Winston Churchill could murder a pint (5)

On Saturday I made a brief cameo appearance on the back page of The Herald.  Every Saturday Myops, the resident cruciverbalist, uses a clue supplied by a reader.  The prize – the Good Word Guide.  I wasn’t really in it for the prize.  Truth is, I have several Good Word Guides already.  I just do it for the fun of it.  I’ve always been fascinated by wordplay.  In Scrabble, I once scored 176 points in a single shot by putting down MUDFLATS between two triple word scores.  For a brief period I became known as Mudflats.  “You don’t want to play Scrabble with old Mudflats.” (Scrabble, incidentally, like croquet, is a dirty game in a douce and genteel disguise.)  Back to The Herald crossword – I’d better not tell you Saturday’s clue as for all I know there may be copyright issues, so I’ll tell you the last clue I sent in, as they didn’t use it – I can’t imagine why.

Actually it’s a “portmanteau” clue, two clues in one:

Apropos the Smiths’… (10)

…outburst, take note! (11,4)

There’s a crossword in my forthcoming book.  It’s a “designer” crossword after the fashion of some of the Sunday broadsheets, with a theme obliquely alluded to in a rubric.  (In case you find that a complete turn-off, let me say that you don’t need to solve the crossword in order to read the book.  My main protagonist does the solving for us.  There is however a piece of information so deeply embedded in the solution that I’m not even sure my publisher knows it’s there.)

I wonder if solving cryptic crosswords, like playing chess, is predominantly a male pursuit.  I say that with the greatest respect.  Most of the women I know have far too much emotional intelligence to waste their time on inanimate and schizoid activities.  I’m aware myself that cruciverbalism is largely a sterile and self-referential activity.  Never look at more than one crossword in a day and never give it more than half an hour.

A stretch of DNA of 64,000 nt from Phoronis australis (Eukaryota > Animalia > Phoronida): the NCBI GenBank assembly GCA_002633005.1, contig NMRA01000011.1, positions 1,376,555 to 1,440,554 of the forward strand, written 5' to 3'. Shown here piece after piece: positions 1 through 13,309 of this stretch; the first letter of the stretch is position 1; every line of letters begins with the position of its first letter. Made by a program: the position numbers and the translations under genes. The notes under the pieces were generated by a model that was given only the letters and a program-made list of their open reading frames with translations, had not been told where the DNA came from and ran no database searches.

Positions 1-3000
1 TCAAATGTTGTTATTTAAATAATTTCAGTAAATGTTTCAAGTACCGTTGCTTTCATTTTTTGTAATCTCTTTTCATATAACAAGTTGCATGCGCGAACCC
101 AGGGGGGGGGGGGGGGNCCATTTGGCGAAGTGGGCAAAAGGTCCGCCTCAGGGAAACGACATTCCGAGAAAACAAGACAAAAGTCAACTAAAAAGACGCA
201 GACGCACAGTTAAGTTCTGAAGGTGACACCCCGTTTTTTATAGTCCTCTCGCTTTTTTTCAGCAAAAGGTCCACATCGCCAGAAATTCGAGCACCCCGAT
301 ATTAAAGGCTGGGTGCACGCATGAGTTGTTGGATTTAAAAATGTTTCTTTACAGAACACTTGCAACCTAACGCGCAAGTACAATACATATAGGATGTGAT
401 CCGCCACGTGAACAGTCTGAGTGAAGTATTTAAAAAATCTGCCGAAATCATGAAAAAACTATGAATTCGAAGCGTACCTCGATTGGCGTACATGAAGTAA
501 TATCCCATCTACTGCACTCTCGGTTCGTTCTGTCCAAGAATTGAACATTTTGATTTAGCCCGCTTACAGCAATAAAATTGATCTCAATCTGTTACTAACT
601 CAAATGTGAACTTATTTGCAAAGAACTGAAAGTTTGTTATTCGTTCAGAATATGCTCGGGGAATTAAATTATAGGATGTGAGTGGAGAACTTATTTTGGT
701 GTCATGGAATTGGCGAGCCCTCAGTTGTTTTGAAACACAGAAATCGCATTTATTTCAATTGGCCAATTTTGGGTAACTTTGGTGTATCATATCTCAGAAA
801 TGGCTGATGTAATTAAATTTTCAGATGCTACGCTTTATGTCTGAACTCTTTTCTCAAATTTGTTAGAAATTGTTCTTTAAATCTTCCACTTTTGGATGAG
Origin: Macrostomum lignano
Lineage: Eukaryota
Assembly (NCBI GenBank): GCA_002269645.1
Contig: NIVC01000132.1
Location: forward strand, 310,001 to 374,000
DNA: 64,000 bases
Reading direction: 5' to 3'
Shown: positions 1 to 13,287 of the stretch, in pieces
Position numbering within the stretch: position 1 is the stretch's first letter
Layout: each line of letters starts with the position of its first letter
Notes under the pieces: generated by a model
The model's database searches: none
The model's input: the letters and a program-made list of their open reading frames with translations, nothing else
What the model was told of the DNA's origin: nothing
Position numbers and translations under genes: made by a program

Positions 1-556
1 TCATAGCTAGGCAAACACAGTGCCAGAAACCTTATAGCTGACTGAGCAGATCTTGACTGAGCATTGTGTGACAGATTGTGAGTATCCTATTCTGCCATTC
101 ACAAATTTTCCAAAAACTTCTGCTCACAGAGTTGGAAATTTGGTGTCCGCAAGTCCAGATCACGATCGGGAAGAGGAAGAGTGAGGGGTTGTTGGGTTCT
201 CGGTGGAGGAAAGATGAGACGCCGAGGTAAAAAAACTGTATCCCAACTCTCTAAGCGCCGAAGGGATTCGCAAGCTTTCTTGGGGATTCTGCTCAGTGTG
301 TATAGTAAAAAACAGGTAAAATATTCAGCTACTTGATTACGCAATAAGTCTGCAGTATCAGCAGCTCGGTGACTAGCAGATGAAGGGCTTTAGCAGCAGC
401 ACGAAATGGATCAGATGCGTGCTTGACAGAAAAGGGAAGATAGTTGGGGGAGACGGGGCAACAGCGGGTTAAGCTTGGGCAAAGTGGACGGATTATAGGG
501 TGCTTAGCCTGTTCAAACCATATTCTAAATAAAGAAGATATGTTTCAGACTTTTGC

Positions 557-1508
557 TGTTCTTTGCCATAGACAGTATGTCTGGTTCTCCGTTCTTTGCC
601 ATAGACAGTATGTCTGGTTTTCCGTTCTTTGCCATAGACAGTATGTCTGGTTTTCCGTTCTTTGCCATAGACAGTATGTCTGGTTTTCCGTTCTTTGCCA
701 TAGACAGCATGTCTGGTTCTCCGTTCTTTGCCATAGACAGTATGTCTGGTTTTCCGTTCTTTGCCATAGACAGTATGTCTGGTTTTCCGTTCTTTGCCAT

Still, anagrams are great fun.  Monday – dynamo; orchestra – carthorse… and who would not be delighted by Britney Spears – Presbyterian?  The ultimate anagram is the “panagram” or anagram of the alphabet.  When I was told there was only one panagram in the English language (Cwm fjord-bank glyphs vext quiz), I strove to find another.  I came up with one last year following a report in The Herald about the littering of beaches in the Bahamas that seriously upset one of the residents – Sean Connery.  (Incidentally I wish Sir Sean would come over and exercise his considerable charisma on the good burghers of Glasgow to get them to clean up Great Western Road.  I love my home town but it resembles a professional man, down on his luck, who begins to descend the social scale, ceases to take an interest in his appearance, and loses all self-respect.  I go out of my way to mention this here, in order to discharge a duty to a good friend of mine, resident of Great Western Road, who wishes to spread the pick-up-your-litter message and regards me as his surrogate blogger.)

To return to Nassau… It can’t be as bad as Glesgae.  I mean, are there half-eaten kebabs?  A panagram on unspecified Caribbean flotsam and jetsam:  I imagined it as a text message the MI6 quartermaster sent to his boss:

M: Gulf wrack hext spy, viz, J. Bond. Q

The Herald didn’t publish that either.

I know; I really do need to get out more.


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